"I like their coaching staff up there as well, just like I do at BYU," said Kruger. "I know their d-line coach, Coach Anderson, pretty well up there. I like knowing all the coaches and seeing how I interact with them. It's cool up there.

Another possible attraction to Utah is David's older brother Paul, who plays for the University of Utah.

"Yeah, but having a brother up there doesn't affect my decision as much as people might think," said Kruger. "Everybody thinks I'm going to go up to the UofU because my brother's up there but that's not really true. I don't want to follow in my brother's footsteps and I want to live my own life. I don't want to go up there just because my brother's up there.

"Everyone has their own experiences and Paul hasn't really tried to convince me on where I should go. He wants me to make my own decisions and he hasn't really approached me and told me to come to Utah. He just told me to chose where I want to go and go there."

For the second year in a row, Kruger came down to BYU's Junior Day, but this year he had to leave a bit early. Despite that fact, he's fully aware of what goes on during BYU's Junior Day and the activities that follow.

"I had to leave early," said Kruger. "I went to BYU's Junior Day last year and was able to experience everything they do last year. I've been to the locker rooms and have seen all the facilities and stuff like that.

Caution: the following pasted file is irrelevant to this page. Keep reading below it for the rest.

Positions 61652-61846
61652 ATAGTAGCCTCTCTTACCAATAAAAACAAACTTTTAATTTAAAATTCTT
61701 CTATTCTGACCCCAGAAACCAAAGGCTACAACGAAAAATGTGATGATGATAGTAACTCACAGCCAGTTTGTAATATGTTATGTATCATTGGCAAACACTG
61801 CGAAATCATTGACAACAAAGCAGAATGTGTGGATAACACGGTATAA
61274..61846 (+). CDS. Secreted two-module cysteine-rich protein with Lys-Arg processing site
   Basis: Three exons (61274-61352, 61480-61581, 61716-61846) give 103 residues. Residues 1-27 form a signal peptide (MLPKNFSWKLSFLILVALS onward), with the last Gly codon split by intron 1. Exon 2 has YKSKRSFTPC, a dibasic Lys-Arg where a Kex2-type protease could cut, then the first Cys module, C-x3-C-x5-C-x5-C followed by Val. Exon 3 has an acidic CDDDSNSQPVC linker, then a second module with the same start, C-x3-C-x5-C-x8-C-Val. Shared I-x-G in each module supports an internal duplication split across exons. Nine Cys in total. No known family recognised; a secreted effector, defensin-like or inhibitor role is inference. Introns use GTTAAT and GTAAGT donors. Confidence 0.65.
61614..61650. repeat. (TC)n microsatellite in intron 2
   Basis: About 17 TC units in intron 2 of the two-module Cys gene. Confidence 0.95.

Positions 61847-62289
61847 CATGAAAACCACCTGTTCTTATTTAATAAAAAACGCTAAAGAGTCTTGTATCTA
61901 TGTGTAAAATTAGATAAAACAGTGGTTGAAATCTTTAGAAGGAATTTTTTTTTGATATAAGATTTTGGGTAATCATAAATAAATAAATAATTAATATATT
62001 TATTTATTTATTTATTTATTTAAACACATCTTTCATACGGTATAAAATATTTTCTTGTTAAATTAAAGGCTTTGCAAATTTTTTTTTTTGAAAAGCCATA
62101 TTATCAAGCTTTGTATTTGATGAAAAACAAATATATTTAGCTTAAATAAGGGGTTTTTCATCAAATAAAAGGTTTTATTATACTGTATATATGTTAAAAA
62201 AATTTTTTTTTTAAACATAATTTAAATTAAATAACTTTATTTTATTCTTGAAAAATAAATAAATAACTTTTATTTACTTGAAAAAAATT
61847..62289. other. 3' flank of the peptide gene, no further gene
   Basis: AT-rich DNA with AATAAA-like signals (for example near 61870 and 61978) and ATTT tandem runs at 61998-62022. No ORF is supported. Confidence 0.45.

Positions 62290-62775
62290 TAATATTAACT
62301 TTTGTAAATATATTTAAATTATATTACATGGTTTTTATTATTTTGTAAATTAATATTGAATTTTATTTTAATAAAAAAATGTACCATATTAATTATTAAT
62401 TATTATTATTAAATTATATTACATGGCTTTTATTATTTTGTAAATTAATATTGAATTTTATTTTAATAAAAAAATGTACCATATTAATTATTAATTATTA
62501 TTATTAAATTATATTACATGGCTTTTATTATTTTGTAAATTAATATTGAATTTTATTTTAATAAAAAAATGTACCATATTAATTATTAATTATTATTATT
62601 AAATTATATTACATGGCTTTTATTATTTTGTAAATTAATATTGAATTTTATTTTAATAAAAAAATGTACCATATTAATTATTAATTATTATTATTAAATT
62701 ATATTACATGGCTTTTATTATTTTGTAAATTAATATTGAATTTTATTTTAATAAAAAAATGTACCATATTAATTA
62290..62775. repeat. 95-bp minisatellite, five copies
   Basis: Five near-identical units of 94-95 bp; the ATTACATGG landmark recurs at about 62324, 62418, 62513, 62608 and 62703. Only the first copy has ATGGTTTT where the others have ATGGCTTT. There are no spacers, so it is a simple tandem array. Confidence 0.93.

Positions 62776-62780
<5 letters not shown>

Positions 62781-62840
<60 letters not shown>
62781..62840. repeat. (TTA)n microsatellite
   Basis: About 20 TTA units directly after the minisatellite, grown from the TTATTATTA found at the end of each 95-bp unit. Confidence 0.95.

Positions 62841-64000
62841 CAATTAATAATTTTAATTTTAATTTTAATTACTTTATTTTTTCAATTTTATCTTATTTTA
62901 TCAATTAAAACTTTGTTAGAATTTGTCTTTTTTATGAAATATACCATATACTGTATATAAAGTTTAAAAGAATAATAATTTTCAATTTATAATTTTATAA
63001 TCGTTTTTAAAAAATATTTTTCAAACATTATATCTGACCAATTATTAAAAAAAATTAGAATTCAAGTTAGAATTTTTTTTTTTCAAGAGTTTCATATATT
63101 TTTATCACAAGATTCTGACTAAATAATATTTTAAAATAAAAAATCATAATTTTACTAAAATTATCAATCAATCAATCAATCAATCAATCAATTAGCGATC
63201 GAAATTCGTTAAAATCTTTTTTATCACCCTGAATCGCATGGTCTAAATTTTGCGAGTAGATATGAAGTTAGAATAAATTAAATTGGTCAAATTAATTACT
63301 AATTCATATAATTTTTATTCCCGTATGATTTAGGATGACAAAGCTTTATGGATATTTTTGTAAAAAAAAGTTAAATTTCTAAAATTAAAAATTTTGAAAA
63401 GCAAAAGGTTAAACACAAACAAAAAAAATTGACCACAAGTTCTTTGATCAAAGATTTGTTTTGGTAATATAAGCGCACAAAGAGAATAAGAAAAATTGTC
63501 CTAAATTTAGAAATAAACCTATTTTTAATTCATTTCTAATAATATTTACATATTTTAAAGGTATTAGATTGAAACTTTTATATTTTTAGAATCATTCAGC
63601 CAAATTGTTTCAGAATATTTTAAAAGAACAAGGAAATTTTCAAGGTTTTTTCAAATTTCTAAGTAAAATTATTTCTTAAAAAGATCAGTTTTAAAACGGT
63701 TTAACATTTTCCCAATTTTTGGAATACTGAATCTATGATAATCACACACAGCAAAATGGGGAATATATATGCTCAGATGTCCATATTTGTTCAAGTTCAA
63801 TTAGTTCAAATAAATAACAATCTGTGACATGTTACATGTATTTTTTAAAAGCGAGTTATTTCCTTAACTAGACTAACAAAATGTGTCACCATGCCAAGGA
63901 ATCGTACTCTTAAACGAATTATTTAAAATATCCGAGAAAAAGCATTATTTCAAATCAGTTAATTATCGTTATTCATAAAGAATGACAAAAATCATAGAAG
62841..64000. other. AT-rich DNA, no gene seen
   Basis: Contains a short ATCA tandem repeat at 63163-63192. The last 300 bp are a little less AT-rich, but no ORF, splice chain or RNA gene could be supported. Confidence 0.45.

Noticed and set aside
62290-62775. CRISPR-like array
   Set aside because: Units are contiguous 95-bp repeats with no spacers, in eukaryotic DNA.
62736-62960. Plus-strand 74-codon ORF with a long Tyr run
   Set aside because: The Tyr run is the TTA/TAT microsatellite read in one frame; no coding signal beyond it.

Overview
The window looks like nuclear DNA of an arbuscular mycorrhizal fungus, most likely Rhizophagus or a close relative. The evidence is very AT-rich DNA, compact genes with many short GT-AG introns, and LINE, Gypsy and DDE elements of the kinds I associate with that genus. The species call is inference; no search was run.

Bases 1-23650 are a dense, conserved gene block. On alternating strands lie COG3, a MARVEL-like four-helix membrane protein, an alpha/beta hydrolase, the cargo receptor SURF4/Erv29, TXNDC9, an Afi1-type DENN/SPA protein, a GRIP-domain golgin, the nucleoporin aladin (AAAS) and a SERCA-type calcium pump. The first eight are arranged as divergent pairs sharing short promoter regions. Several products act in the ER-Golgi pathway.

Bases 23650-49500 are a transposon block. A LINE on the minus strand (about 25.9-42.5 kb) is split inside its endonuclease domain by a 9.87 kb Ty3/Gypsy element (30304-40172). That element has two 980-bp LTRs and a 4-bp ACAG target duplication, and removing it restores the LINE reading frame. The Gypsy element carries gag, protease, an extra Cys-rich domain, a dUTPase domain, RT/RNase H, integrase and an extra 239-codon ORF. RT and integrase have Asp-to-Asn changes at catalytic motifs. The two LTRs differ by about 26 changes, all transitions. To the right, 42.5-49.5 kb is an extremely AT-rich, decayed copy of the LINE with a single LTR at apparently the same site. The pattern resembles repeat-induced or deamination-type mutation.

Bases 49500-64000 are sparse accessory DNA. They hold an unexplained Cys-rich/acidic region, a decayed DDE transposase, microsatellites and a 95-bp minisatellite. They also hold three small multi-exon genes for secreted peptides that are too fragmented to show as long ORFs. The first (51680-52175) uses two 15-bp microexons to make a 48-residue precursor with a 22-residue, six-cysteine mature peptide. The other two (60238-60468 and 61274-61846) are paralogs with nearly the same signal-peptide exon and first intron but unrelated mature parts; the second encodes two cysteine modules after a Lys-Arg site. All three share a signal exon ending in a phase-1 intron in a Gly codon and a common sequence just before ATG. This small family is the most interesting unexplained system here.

"I wasn't able to talk to Coach Mendenhall when I was there but I was able to talk with Coach Tidwell. I think Coach Tidwell is a good guy too. He can really pick them out. He's good with recruiting and he's a good coach. He's honest too and is someone who is loyal to you and will tell you the truth. He won't just put a bunch of stuff in front of your face and tell you what you want to hear. He'll tell you straight up what is going on and I like that about him. He's a good guy."

So while Kruger sits in commit limbo he is going to bide his time and see how the two programs fare over the course of the season. He also wants to try and get to know his position's coaches better, which will help influence his decision.

"I'm just going to handle it with time," said Kruger. "I'm going to see how the seasons go. I want to get to know the coaches a lot better. I need to know my position's coach better. I just want to kind of know what kind of coach Kaufusi is and get to know him better to know how he's going to coach me.

"That's really important to me right there because I'm going to be going to college for a few years and he's going to basically be my boss. I would really like to know if I'm going to enjoy my boss or not. It's also basically the difference between knowing if someone is a good coach or a bad coach. I've heard some great things about Coach Kaufusi, but I would like to learn more about what his coaching scheme is and how he does. So I want to get to know my position coaches better."

Kruger's plan following high school is to try and play one year if he can. If he can't play his first year he will redshirt and then leave for a two-year LDS church mission.

"I'm to either redshirt or try and play if I can my first year then go on my mission," Kruger said. "I'll probably try and play my first year to get some experience in if I can."